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A Spiritually Enlightening Online Magazine.     March Theme: "In Touch"     Volume 1 Issue 3     ISSN# 1708-3265

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Trial by Wheelchair
by Shona Steele

International Day of People with a Disability

Each year, Australia celebrates the United Nation's International Day of People with a Disability. The event commemorates the achievements of, and contributions made by, people who have a disability; and also aims to raise awareness of disability issues in the general community.

Why take the challenge?

Disabilities should never be taken lightly, as no one is immune to being disabled through misadventure, accident or illness. To "walk a mile in someone else's shoes" (although certainly a misplaced metaphor in this case) is not only a challenge but also a privilege. I have always admired people who attend work with a disability. These people carry out their expected duties - and they do it while coping with challenges most of us can only imagine, thus earning their place in the workforce and remaining independent.

As a bus commuter, I used to save a seat for a fellow passenger, who was partially paralysed after a hang-gliding accident. He gets around without a chair, but not easily, and converses by using a small typing machine with paper tape. People with disabilities are extremely brave; they fight adversity and move on, in a life dramatically changed and more difficult.

I know of a young woman who hand-walks herself up the bus steps then hauls the folded chair up the steps after her; she doesn't accept help, preferring self sufficiency. I also have a friend in England who is in a wheelchair. She went through pain management therapy so she could stand for a short time at her wedding.

I've had quite a bit of experience pushing wheelchairs for elderly family members who cannot walk for one reason or another; and to be honest, losing the use of my legs is one of my worst nightmares, second only to losing my eyesight.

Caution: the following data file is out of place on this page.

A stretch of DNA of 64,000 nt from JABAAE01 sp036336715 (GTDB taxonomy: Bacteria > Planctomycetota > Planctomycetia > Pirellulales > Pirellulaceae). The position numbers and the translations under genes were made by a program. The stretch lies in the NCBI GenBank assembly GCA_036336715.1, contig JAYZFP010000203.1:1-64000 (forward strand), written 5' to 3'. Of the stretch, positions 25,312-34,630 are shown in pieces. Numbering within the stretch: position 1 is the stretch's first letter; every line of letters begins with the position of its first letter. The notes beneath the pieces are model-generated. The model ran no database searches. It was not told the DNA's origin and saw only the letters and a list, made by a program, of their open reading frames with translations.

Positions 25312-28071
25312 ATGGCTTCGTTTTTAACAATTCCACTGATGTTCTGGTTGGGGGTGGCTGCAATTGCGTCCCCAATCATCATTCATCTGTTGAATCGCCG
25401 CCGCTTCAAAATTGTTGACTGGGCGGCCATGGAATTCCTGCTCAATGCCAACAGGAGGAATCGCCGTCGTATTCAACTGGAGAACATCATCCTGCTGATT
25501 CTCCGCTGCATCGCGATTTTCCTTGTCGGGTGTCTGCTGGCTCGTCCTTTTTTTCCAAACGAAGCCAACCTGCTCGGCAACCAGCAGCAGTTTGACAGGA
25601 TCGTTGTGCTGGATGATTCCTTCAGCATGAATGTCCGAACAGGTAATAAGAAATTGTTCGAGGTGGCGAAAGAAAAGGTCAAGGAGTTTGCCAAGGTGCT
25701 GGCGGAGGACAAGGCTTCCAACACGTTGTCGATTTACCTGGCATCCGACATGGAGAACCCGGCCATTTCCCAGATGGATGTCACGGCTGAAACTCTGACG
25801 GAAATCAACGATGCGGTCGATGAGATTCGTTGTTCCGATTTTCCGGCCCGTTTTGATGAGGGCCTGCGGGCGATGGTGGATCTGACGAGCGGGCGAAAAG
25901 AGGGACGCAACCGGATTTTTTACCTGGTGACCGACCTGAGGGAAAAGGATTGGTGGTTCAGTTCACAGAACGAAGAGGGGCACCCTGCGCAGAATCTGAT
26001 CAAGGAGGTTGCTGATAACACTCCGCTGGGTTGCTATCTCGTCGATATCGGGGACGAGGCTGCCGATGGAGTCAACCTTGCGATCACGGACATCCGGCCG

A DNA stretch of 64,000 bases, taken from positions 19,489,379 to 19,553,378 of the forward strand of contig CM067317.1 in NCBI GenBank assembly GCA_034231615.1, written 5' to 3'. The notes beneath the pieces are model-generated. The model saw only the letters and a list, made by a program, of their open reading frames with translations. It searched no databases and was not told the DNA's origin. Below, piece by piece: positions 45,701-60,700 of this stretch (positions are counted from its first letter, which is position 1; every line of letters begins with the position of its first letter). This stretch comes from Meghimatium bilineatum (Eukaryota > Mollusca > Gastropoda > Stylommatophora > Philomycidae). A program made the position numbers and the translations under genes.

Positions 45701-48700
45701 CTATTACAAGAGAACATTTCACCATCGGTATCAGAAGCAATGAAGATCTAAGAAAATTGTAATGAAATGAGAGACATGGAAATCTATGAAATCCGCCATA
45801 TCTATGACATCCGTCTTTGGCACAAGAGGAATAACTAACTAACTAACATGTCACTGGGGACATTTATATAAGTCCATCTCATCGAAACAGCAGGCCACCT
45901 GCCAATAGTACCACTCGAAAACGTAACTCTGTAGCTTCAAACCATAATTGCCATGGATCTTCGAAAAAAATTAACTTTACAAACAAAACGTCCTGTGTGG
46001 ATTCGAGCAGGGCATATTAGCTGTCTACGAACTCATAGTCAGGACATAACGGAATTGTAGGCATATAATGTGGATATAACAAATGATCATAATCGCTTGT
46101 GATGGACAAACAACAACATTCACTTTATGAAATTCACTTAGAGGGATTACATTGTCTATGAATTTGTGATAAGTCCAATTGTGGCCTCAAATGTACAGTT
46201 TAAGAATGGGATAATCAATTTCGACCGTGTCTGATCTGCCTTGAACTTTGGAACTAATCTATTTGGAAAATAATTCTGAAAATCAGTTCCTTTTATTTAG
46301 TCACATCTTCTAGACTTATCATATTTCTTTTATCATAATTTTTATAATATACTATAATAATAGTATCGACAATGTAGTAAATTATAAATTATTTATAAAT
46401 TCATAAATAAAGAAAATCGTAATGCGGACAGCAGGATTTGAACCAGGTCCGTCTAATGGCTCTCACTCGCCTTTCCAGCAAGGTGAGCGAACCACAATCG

Taking the "Trial by Wheelchair Challenge" was about recognising those around us who have to live with the challenge, every day, for the rest of their lives. For me personally, it was about facing demons as well, resolving to appreciate the mobility I have, improve on it, and not take it for granted. Looking after what we have is important, as it's so easily lost.

24th Nov 2003 Wheelchair Confined for a Day

The day started just after 0700 hours, and I failed the first challenge because a tilting path beat me - the chair insisted on going with gravity. I came with a friend, so she gave me a push. I got into the building. Opening doors outward seemed like it would be easier than trying to push, but actually it seemed about the same; you still have to use the chair to hold or push the door. Manoeuvring on carpet is like pushing uphill, no fun at all.


As a result of the wheelchair challenge I took part in at work, anyone who is confined to a wheelchair and applies for a job here now has a better-than-fair chance of being considered.

Before the challenge, the belief was our area wasn't wheelchair-accessible. I determinedly proved them wrong, so now there is another area willing to give 'wheelies' an equal opportunity.

Hopefully they will do something about those toilet doors!

Shona Steele works for the Defence Department in Australia. She is a volunteer with RSPCA and with a Companion Animal Committee. She loves all animals, including humans. Her respect for life began at an early age, nurtured by her Mum. Growing up with many varied pets and rescues, she strongly believes if we teach respect for all life, humanity will grow more gentle.

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